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Source: Charite – Universitatsmedizin Berlin Joint press release of the Charité and the Berlin Institute of Health On January 1, 2021, the Berlin Institute of Health (BIH) will become the translational research area of ​​the Charité – Universitätsmedizin Berlin and will form its third pillar alongside the hospital and medical faculty. The Max Delbrück Center for Molecular Medicine in the Helmholtz Association (MDC) becomes a privileged partner of the BIH. The three institutions are thus taking the final step in the implementation of the administrative agreement between the Federal Government and the State of Berlin, which Federal Research Minister Anja Karliczek and Berlin’s Governing Mayor and Senator for Science Michael Müller had already signed in July 2019. The federal government is structurally involved in a university medical facility for the first time through this innovative science policy initiative and has a seat on the Charité supervisory board. Federal Research Minister Anja Karliczek explains: “At the turn of the year, the integration of BIH into the Charité will finally become a reality. We have great hopes for this new structure, which closely links research and clinical practice. I would like to thank everyone involved for their commitment to the implementation over the past months. We are all very excited about the research activities. I wish the BIH, the Charité and the Max Delbrück Center every success in their collaboration. I am convinced that this alliance will develop a radiance for translational biomedical research nationally and internationally. “The Governing Mayor and Senator for Science of Berlin Michael Müller says:” The integration of the BIH into the Charité is a great benefit for medical research, for Berlin as a health location and above all for patients throughout Germany. The way there was not always easy, but the goal was always the right one. I would therefore like to thank everyone who has brought this process to a successful conclusion in the past few months. The fact that the federal government is so strongly committed to a state institution and that we pull together is not a matter of course and a vote of confidence in the outstanding work that is being done at the Charité, the BIH and the MDC. ” Dr. Christopher Baum will in future represent the BIH as board member of the translation research department on the board of the Charité. He welcomes the integration because he is convinced that translational medicine thrives on the close exchange between patient care and research. “We belong together and at the same time we preserve our special identity and purpose. Together we act for the patients who urgently need new medical approaches. Both perspectives, that of current health care reality and that of medicine of the future, stimulate our scientific work. ”Prof. Dr. Heyo K. Kroemer, CEO of the Charité, welcomes the BIH as the third pillar for translational research at the Charité: “I am looking forward to working with the BIH to further advance the translation of research results into clinical application in our patients and the to use possible synergies between Charité and BIH profitably. But integration is not only of great importance to us. Rather, it can serve as a blueprint for future cooperation between the federal and state governments in research funding. A special thank you goes to Axel Pries, who has brought this project forward significantly and with great commitment over the past few years. ”Prof. Dr. Axel Radlach Pries, Dean of the Charité, held the office of CEO of the BIH for two years until the beginning of October 2020. He looks back with joy on the past and with many expectations on the coming phase: “The integration of the BIH into the Charité with the privileged partnership of the MDC required extensive coordination between our facilities. The administrative agreement can now be implemented as planned. At the same time, the BIH has set up new structures, developed very dynamically and successfully brought outstanding scientists to Berlin. So I have no doubt about the future success of the BIH as the third pillar of the Charité. ”The second founding institution of the BIH, the MDC, will become a privileged partner of the BIH from 2021. Prof. Dr. Thomas Sommer, Scientific Director of the MDC (acting), says: “I am very much looking forward to the close cooperation. The BIH as a bridge between basic research and clinic is the ideal partner for us in Berlin. Our scientists bring their innovative strength to vascular biomedicine, single cell analysis and technology platforms. MDC, BIH and Charité will advance the idea of ​​a joint research space for translation for the benefit of patients. Our close connection means a boost for Berlin as a health location. ”The BIH, founded in 2013, has the mission of transferring results from basic research to bedside applications and, conversely, of converting observations from everyday clinical practice into research ideas. The close cooperation between BIH, Charité and MDC has also been essential in the past. For example, the Charité and BIH jointly operate the Clinical Study Center (CSC) in order to significantly improve the quality of all clinical studies, and together with other partners have set up the BIH Charité Clinician Scientist Program to train a new generation of translationally trained scientists. The technology transfer BIH Innovations is also jointly maintained. During the corona pandemic, BIH scientists, together with researchers and doctors from the Charité, achieved valuable results on the SARS-CoV-2 virus and the COVID-19 disease and published them in a high-ranking manner. “The trusting cooperation between Charité and BIH and the MDC are not only tried and tested, they also work extremely well, ”says Prof. Kroemer. “The successful application of our three houses for a location for the National Center for Tumor Diseases in Berlin is an expression of this. Now it is a matter of further optimizing the framework conditions in order to create the best conditions for translational research. ”With the integration into the Charité, the federal government has given the BIH a mandate to support promising translation projects nationwide. “We are happy to accept this order,” says Prof. Baum. “Here I see our contribution to the rare and complex diseases for which we want to specifically expand the possibilities of university medicine.” In addition, Baum wants to develop translation into an exact science, the success of which is quantitative, reproducible and objectively measurable. “This will be necessary in order to identify those projects that are most promising and to initiate the best possible next steps.” The BIH Quest Center has already done decisive preparatory work here to increase the quality of biomedical research. The BIH has in common launched three focus areas with Charité and MDC, in which excellent research approaches are combined with clinical expertise. In the area of ​​single cell technologies for personalized medicine, innovative single cell technologies are to be used for clinical questions. The focus area Translational Vascular Biomedicine deals with the smallest blood vessels, the malfunction of which is responsible for many common diseases. With the complete takeover of the BCRT, the BIH Center for Regenerative Medicine, from 2021 as well as the cooperation with the German Stem Cell Network GSCN, the BIH will research and apply results achieved in particular in the field of stem cell research and ATMPs, innovative drugs and medical products With the integration of the BIH into the Charité, the number of scientific groups that belong to the BIH will increase from the current 43 to 58, with 71 groups expected by the end of 2021. The approximately 400 employees of the BIH will then be spread over several locations: From March onwards, the groups dealing with vascular biomedicine are to move into the Käthe-Beutler-Haus in Berlin-Buch, in the immediate vicinity of the privileged partner MDC. In the building named after a Jewish pediatrician and researcher, BIH and MDC groups work together under one roof. In the ATIZ outpatient, translation and innovation center in Berlin-Mitte, which celebrated the topping-out ceremony in July 2020 and is due to be completed in early 2022, the groups on digital medicine, such as the BIH-Digital Health Center, and other research teams will have experts the Charité and the joint Clinical Study Center will be housed. The single cells focus area is also located in Berlin-Mitte, at the Berlin Institute for Medical Systems Biology (BIMSB) of the MDC. The research groups in regenerative medicine will primarily conduct research on the Charité Campus Virchow-Klinikum (CVK) in Berlin-Wedding in the rooms of the BCRT. The BIH’s Digital Health Accelerator will move into new offices at the circus in Berlin-Mitte at the beginning of 2021. About Charité – Universitätsmedizin Berlin Charité – Universitätsmedizin Berlin is one of the largest university hospitals with around 100 clinics and institutes on 4 campuses and 3,001 beds Europe. Research, teaching and health care are closely networked here. With an average of around 15,500 employees across the Charité and 18,700 across the Group from over 100 nations, the Berlin University Medical Center is one of the capital’s largest employers. 4,553 of the employees worked in the care sector and 4,454 in the scientific and medical sector. Last year, the Charité treated 154,261 fully and part-time inpatient cases and 700,819 outpatient cases. In 2019 the Charité achieved total income of around 2.0 billion euros, including third-party funding and investment grants. With the 179.1 million euros raised in third-party funding, the Charité set a new record. At the medical faculty, which is one of the largest in Germany, more than 8,000 students are trained in human medicine, dentistry and health sciences. In addition, there are 644 training positions in 9 health professions. About the Berlin Institute of Health (BIH) The mission of the Berlin Institute of Health (BIH) is medical translation: Findings from biomedical research are translated into new approaches for personalized prediction, prevention, diagnostics and therapy, and vice versa Observations in everyday clinical practice lead to new research ideas. The aim is to achieve a relevant medical benefit for patients and citizens. To this end, the BIH is establishing a comprehensive translational ecosystem, relies on a cross-organ understanding of health and disease and promotes a translational cultural change in biomedical research. The BIH was founded in 2013 and is funded 90 percent by the Federal Ministry of Education and Research (BMBF) and ten percent by the State of Berlin. The founding institutions Charité – Universitätsmedizin Berlin and Max Delbrück Center for Molecular Medicine in the Helmholtz Association (MDC) are independent member bodies in the BIH. From 2021 the BIH will be integrated into the Charité as a so-called third pillar, the MDC will be a privileged partner of the BIH.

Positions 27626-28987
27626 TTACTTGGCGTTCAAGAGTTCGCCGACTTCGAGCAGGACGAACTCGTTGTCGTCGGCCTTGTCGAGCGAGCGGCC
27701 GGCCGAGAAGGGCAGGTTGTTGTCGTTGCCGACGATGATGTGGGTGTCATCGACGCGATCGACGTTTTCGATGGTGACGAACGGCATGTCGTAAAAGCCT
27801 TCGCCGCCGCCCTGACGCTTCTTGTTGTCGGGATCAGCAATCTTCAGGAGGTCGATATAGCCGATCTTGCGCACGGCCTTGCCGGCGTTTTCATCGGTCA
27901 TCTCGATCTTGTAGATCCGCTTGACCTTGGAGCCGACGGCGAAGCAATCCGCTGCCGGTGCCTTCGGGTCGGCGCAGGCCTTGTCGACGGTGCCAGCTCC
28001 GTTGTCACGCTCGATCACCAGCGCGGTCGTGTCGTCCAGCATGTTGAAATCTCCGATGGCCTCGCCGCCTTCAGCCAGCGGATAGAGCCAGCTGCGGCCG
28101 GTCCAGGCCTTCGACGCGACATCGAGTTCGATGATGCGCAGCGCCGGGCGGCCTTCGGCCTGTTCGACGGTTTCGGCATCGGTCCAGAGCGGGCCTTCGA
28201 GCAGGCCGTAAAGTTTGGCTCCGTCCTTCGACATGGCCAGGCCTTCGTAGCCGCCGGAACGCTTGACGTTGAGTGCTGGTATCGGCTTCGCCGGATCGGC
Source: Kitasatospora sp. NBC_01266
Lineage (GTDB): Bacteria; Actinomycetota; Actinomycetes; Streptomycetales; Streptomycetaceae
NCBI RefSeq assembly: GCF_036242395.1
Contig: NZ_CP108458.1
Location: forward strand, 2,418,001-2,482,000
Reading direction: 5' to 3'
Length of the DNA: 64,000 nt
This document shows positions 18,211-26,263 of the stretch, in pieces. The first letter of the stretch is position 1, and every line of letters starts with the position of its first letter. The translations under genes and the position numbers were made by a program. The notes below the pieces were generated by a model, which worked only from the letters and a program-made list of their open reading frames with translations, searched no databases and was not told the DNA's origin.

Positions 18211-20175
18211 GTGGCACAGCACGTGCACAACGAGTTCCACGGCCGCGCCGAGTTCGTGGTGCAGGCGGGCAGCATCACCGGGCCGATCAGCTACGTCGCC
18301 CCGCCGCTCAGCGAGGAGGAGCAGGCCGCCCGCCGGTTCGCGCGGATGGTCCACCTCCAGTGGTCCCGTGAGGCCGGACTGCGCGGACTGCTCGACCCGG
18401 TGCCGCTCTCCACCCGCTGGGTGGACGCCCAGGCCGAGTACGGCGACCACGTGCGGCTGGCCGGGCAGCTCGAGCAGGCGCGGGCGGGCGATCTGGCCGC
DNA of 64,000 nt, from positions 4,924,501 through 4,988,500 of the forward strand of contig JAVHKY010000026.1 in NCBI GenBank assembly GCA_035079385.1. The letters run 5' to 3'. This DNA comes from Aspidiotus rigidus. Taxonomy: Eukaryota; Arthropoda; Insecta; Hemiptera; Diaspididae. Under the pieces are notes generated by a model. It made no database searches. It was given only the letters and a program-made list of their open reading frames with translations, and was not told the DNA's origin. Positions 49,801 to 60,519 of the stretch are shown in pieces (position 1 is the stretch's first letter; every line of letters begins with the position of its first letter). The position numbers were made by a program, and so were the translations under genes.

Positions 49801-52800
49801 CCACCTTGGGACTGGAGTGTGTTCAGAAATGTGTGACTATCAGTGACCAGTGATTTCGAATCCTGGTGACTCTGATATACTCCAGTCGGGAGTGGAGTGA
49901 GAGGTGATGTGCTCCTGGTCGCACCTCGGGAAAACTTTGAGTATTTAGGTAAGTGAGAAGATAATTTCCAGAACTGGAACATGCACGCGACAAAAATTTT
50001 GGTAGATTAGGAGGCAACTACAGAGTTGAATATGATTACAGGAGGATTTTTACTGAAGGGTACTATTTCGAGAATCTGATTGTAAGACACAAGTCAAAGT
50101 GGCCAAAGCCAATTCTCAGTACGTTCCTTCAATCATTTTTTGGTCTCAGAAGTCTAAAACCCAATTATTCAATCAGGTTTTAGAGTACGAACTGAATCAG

LinksPress release on the signing of the administrative agreement of July 10, 2019 Information on the ATIZ building with a short film about the topping-out ceremonyInformation on the Käthe-Beutler-HausInformation on Käthe BeutlerProf. Baum on his plans in Berlin (BIH podcast) Prof. Baum on the integration of the BIH into the Charité (BIH podcast) BIH Center for Regenerative TherapiesGerman stem cell network GSCN

Contact Manuela Zingl Company spokeswoman Charité – Universitätsmedizin Berlint: +49 30 450 570 400 Dr. Stefanie SeltmannHead of Communication & MarketingBerlin Institute of HealthT: +49 30 450 543019